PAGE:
Christians are convinced of God’s goodness towards us, both in creation and in redemption. Part of this goodness is the sexual polarity of the human race. God created us ‘male and female’ (Gen 1:27). The narrative of Genesis 2 makes abundantly clear that this sexual polarity is part of what we might call the complementarity of the human race. God did not simply duplicate Adam when he declared that it was not good for man to be alone. He creates one who, almost paradoxically combines sameness and difference. Adam is able to describe Eve as “bone of my bones and flesh of my flesh” (Gen 2:23) and yet clearly she is distinct, and indeed different, from him.

The New Testament affirms this equality between men and women while at the same time not dissolving the distinction. Whether in Jesus’ conversation with the Samaritan woman in John 4, or Paul’s description of the relation of husband and wife in terms of Christ and the church in Ephesians 5, or Paul’s instructions for life in the Christian gathering in 1 Timothy 2, these two perspectives on the relation between the sexes remain intact: men and woman are equal but different.

This leads us to conclude that the modern attempts of our culture to camouflage the distinction between the sexes, and to move as close as possible to androgyny, are not only harmful to both men and women, but also a denial of God’s goodness to us. (It is not often recognized that the teaching of the Bible on the importance of gender and sexuality stands in stark contrast to the androgynous nature of ancient Gnosticism.) We must be careful not to mirror unwittingly this rebellion in our churches. A much more faithful response is to affirm and enjoy this God-given distinction, looking to reflect it in positive ways when we gather as Christians.

The critical issues: authority and teaching

In the midst of our concern to affirm women’s ministry, we urgently need a careful re-examination of the critical issues as far as Holy Scripture is concerned. In 1 Timothy 2 and 2 Corinthians 14 in particular, those issues seem to be the exercise of authority and the function of teaching. It is at these two points that a clear distinction is made between that ministry which is appropriately exercised by women and that which is more appropriately exercised by men in a mixed congregation. And yet the same Paul who wrote these instructions under the inspiration of God speaks elsewhere of us all being “one in Christ Jesus” (Gal 3:28). He sees no contradiction between equality and unity on the one hand, and a differentiation which is appropriately expressed in the respective ministries of men and women on the other. Careful examination of these passages in their context is essential.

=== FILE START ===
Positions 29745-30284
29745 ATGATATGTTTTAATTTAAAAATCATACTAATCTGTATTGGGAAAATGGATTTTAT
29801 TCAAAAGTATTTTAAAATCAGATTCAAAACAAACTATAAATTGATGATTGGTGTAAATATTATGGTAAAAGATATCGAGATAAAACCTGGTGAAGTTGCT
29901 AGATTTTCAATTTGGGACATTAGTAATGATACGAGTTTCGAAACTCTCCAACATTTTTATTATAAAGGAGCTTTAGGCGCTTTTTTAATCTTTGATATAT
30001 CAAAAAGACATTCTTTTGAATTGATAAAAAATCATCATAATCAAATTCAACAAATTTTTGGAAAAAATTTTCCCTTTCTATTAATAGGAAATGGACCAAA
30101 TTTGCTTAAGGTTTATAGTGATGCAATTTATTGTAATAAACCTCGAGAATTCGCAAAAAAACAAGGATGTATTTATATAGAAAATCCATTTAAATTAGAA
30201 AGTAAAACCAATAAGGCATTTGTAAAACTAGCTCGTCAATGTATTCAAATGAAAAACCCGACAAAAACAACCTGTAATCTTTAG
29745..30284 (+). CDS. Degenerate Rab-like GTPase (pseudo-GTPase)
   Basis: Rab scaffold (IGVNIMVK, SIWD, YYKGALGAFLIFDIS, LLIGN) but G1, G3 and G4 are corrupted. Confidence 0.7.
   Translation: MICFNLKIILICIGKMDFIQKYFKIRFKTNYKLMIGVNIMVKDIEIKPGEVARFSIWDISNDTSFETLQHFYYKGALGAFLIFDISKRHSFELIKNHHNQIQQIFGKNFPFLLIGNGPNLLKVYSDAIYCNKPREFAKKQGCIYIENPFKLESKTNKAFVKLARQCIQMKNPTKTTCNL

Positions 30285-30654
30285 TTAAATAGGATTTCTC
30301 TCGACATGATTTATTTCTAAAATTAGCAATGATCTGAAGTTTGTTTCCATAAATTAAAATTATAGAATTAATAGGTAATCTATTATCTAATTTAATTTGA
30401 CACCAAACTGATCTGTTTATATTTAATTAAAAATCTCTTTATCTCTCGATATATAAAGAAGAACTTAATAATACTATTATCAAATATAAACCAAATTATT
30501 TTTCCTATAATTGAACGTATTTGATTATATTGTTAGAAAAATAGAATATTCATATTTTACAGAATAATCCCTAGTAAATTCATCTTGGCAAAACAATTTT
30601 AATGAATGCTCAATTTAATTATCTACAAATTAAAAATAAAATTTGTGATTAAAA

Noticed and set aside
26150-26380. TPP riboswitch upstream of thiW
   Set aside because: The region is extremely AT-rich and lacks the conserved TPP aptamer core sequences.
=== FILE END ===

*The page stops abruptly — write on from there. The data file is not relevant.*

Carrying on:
It is particularly at the point of teaching mixed congregations that our attention is most required. Although such teaching may take a variety of forms, its most common and regular expression is as preaching in the weekly mixed congregational gathering. In light of the teaching of Scriptures, is it appropriate for a woman to preach to a mixed congregation? Would this violate the apostolic concern to affirm the goodness of God’s creation (including our sexuality) and the variety-within-unity that characterizes the Christian gathering?

Unconvincing arguments about preaching to mixed congregations

A number of arguments have been put forward in support of women preaching to mixed congregations. They have been doing the rounds of church and theological circles for some time now. The more I have thought about them, the less convinced I have become. This, I believe, is a testimony to the continuing need for a frank and open discussion where each participant can be brought back continually to the only final authority, the revelation of God in Holy Scripture. I wish now to look at these arguments in turn, and to do so by focusing on the Scriptures at points where they are relevant. Through this exercise, the shortcomings of each approach are illuminated by the Word of God.

1. Equality requires uniform ministry (Gal 3:28)

This argument for allowing women to preach to mixed congregations is dubious at a number of levels. In the first instance, it flies in the face of Ephesians 4 and 1 Corinthians 12-14, where variety within the unity of the body is affirmed. There are a variety of ministries for us to exercise, even though our ultimate objective is the same: that the congregation might grow to the fullness of the stature of Christ. Uniformity does not appear to be a biblical principle.

On another level, the suggestion that genuine equality entails a freedom to do all that the other is permitted to do compromises our understanding of the Trinity. There is no suggestion anywhere in Scripture that the unity or equality of the persons within the Trinity is dependent upon each doing everything the others do. The Trinity provides the fullest expression of differentiated unity: the Son is born of the Father; the Spirit is sent by the Father and the Son.